John Grant, a bonded teacher, arrives in a rough outback mining town planning to stay overnight before starting his holiday. But one night stretches to several and with the aid of alcohol he plunges headlong toward his own destruction.
A ballet dancer wins the lead in "Swan Lake" and is perfect for the role of the delicate White Swan - Princess Odette - but slowly loses her mind as she becomes more and more like Odile, the Black Swan.
A mentally unstable Vietnam war veteran works as a night-time taxi driver in New York City where the perceived decadence and sleaze feeds his urge for violent action, attempting to save a preadolescent prostitute in the process.
Robert De Niro,
Shotgun Stories tracks a feud that erupts between two sets of half brothers following the death of their father. Set against the cotton fields and back roads of Southeast Arkansas, these ... See full summary »
Kevin's mother struggles to love her strange child, despite the increasingly vicious things he says and does as he grows up. But Kevin is just getting started, and his final act will be beyond anything anyone imagined.
Wake in Fright is the story of John Grant, a bonded teacher who arrives in the rough outback mining town of Bundanyabba planning to stay overnight before catching the plane to Sydney. But his one night stretches to five and he plunges headlong toward his own destruction. When the alcohol-induced mist lifts, the educated John Grant is no more. Instead there is a self-loathing man in a desolate wasteland, dirty, red-eyed, sitting against a tree and looking at a rifle with one bullet left... Written by
Doc Tydon has a Major Mitchell Cockatoo in the cage at his hut. See more »
After arriving and checking into his room Grant goes for a drink in a hotel. It has interior notices saying "The Miners Hotel". This is where he meets Jock the Policeman. But a little later people are seen to be playing poker or slot machines which were not at that time in hotels. They also have to stand for "The Oath", a ritual only held at RSL Returned Servicemans clubs. Finally they are seen leaving the Imperial Hotel to walk across to the two up game for a feed. See more »
I'm a doctor of medicine. And a tramp by temperament. I'm also an alcoholic. My disease prevented me from practicing in Sydney. But out here it's scarcely noticeable.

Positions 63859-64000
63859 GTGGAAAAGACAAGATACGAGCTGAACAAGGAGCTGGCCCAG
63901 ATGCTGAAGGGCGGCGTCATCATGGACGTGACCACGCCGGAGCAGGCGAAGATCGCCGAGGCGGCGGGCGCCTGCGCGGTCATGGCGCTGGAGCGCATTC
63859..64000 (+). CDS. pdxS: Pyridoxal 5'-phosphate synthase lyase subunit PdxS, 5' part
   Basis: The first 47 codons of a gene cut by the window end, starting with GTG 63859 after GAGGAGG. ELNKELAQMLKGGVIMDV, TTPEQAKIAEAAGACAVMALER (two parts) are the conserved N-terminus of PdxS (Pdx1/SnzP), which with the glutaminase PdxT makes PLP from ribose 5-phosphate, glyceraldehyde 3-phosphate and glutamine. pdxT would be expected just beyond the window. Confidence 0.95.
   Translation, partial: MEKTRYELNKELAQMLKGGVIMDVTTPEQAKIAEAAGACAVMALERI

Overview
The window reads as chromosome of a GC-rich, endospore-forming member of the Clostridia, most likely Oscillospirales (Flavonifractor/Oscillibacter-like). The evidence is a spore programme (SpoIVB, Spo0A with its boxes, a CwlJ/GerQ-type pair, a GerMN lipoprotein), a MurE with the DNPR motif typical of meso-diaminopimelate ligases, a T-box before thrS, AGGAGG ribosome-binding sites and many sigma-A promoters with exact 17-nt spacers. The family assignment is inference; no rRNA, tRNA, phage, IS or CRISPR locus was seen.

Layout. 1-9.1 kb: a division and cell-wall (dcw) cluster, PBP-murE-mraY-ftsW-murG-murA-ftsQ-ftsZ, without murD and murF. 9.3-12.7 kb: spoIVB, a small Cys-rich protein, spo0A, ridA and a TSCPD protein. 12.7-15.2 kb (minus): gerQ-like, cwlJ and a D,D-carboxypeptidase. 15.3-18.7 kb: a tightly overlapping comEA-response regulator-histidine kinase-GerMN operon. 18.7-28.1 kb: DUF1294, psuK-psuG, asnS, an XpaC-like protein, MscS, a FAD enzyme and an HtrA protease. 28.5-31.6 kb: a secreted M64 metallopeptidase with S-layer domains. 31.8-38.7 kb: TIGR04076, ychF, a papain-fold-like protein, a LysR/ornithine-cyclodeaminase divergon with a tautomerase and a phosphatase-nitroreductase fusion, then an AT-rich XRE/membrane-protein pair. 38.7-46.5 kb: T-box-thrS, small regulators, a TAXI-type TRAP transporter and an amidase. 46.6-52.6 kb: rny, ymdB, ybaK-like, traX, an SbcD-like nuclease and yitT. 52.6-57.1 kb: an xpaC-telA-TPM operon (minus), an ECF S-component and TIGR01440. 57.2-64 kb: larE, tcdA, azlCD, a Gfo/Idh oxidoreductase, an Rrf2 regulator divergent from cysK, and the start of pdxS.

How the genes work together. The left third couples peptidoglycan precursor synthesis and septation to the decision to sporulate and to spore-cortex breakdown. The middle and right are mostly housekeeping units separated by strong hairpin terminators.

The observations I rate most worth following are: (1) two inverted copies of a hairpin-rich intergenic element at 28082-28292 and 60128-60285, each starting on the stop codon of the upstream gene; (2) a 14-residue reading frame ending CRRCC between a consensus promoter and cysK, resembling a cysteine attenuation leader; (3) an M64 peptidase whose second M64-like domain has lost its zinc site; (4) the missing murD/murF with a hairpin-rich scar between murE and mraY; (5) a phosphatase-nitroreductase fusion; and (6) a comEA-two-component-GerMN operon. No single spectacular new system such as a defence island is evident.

See more »
"Outback" is unlike any other film ever made and quite impossible to categorize. If the movie taught me anything at all, it's that the Aussies can drink seriously hard and loads of it. They even drink till they pass out and then immediately open another can when they come to their senses again. I thought only Belgians did that. You cannot possibly count the amount of beer cans and bottles that are consumed in this film and the most repeated line of text/monologue is without a doubt: "C'mon mate, let's have a drink then". Based on the novel by Kenneth Cook, "Outback" tells the story of a young school teacher visiting the little outback community of Bundanyabba, where the local population is so hospitable and acts so familiar it becomes truly disturbing. They fill their days with drinking, gambling, getting involved in bar fights, drinking again, kangaroo hunting and drinking some more. John initially disapproves their savage habits and looks somewhat down upon the villagers, but slowly and gradually he becomes one of them as he wastes his entire year salary on booze and primitive roulette games. "Outback" is very slow-paced and moody. Sometimes you can literally taste the copious amounts of liquor and experience the heat of the Aussie summer. The noticeable heat, together with the feeling pure geographical isolation truly makes the film disturbing and uncomfortable as hell. "Outback" works effectively as psychological drama but even more as the non-fictional portrait about a society that is largely unknown and unspoken of. The footage of the kangaroo hunting trip is haunting and very, very depressing. I was really relieved when, during the end credits, a message appeared on the screen to state that no real kangaroos were harmed during the production. The film mostly benefices from astonishingly mesmerizing photography, superb music and Ted Kotcheff's solid direction. The versatile and brilliant actor Donald Pleasance is even convincing as an Aussie drunkard and the rest of the relatively unknown cast delivers great performances as well. This is one of them unique movies you only encounter a couple of times in a lifetime, but it's incredibly obscure so if you find a copy treasure it. So mate shall we have a beer then?
37 of 56 people found this review helpful.
Was this review helpful to you?